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Implications of Normal Brain Development for the Pathogenesis of Schizophrenia

Samuel G. Siris, MD
Arch Gen Psychiatry. 1988;45(11):1055. doi:10.1001/archpsyc.1988.01800350089019.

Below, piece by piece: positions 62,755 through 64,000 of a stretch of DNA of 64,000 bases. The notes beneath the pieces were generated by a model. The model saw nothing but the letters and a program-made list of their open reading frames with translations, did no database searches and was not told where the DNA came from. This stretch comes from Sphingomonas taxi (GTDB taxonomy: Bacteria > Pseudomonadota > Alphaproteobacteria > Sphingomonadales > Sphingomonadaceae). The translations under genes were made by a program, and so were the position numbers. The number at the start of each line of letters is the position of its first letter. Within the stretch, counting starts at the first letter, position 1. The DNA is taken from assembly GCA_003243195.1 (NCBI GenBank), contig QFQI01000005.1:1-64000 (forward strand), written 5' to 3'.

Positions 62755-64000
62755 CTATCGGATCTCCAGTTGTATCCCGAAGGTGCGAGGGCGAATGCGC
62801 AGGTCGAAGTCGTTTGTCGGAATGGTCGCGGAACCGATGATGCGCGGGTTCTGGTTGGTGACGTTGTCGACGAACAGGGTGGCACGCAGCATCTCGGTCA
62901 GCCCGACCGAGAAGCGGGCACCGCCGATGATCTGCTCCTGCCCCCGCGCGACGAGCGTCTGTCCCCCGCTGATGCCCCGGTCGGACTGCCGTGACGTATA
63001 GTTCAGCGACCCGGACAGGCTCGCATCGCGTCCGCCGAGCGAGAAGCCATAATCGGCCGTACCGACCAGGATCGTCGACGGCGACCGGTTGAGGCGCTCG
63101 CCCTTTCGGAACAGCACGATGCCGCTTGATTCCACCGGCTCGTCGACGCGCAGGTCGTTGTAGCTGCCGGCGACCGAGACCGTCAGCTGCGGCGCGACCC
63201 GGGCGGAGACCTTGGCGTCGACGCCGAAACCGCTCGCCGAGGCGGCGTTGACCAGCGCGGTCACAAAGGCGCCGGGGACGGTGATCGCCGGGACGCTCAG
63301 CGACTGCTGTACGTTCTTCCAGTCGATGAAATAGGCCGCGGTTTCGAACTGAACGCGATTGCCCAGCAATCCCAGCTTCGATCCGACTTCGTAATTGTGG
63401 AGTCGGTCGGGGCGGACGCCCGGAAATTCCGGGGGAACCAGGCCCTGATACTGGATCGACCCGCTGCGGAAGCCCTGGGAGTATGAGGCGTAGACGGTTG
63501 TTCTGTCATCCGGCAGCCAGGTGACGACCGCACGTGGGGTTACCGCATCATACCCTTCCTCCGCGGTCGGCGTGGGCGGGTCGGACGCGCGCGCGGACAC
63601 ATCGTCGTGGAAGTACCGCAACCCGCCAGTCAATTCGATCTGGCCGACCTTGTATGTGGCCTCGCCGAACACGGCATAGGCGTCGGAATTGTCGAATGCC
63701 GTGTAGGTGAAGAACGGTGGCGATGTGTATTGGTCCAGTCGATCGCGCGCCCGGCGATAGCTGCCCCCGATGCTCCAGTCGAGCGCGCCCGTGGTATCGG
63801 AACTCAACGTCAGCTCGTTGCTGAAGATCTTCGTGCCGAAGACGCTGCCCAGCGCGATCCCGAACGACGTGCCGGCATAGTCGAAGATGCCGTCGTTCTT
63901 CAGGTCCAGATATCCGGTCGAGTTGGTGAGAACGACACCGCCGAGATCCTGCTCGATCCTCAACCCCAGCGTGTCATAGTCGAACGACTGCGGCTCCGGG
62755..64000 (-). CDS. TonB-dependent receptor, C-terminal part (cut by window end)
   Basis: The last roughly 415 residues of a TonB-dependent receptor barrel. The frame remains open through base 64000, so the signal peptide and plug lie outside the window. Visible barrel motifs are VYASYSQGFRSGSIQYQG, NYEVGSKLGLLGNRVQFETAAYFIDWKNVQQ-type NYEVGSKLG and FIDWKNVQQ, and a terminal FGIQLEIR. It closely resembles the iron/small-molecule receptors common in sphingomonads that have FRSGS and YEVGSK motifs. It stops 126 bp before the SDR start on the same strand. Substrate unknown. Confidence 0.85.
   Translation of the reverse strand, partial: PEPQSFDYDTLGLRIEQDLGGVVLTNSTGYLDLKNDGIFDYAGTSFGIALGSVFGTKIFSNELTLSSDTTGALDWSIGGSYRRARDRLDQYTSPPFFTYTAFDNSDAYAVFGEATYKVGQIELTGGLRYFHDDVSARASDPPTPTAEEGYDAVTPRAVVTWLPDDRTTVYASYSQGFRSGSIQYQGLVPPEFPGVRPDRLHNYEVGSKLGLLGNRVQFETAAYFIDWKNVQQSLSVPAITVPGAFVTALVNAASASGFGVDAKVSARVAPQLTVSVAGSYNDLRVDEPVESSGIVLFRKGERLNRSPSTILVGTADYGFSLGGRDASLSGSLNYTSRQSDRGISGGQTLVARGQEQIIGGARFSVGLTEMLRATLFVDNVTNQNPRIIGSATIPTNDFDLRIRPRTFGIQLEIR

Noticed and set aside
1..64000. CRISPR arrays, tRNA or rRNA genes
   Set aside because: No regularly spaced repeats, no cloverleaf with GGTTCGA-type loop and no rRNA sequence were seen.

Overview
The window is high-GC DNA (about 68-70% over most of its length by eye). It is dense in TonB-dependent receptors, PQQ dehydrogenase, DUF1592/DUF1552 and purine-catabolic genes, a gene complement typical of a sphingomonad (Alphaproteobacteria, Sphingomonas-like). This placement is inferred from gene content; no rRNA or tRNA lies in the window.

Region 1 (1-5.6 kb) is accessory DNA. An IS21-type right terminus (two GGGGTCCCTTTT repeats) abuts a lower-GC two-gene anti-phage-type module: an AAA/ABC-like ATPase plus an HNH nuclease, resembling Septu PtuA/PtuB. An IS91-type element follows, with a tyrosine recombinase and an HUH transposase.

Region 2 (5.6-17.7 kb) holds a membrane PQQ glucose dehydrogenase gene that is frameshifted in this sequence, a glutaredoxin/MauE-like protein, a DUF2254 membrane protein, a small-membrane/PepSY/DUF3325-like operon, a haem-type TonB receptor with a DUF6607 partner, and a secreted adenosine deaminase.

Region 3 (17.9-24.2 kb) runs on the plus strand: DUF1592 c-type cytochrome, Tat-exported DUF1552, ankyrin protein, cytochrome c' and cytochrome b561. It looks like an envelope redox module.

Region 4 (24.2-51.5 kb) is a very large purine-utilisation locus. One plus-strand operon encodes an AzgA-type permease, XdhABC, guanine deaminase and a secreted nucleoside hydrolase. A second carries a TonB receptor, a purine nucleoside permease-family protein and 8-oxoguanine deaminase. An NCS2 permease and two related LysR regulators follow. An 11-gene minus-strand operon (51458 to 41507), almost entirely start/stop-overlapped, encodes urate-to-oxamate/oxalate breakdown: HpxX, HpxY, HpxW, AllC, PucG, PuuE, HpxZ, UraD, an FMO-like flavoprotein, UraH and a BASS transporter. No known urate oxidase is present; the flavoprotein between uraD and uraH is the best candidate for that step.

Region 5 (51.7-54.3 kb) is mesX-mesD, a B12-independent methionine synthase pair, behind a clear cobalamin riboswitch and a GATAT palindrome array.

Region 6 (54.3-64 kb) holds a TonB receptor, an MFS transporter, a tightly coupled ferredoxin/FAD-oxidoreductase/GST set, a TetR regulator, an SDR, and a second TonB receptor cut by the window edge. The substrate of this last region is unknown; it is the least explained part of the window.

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To the Editor.—  In his article, published in the July 1987 issue of the Archives, Weinberger1 presents an intriguing and heuristically rich model of hypothesized interaction between prefrontal cortical and mesolimbic dopamine systems in schizophrenia. This model is consistent with a great deal of evidence that has accumulated with regard to schizophrenia, including, crucially, the timing of its onset in terms of developmental maturation within the central nervous system. Weinberger's is the latest of a series of structural versions of the "diathesis" in the stress-diathesis model of schizophrenia.2Weinberger notes that the structural lesion in such a model does not necessarily imply the existence of a distinct, discontinuous biologic subgroup. The "schizophrenia lesion" in such a model could possibly be no more than the extreme end of a developmental spectrum with regard to the organization of a particular central nervous system functional system, such as the hypothesized abnormality


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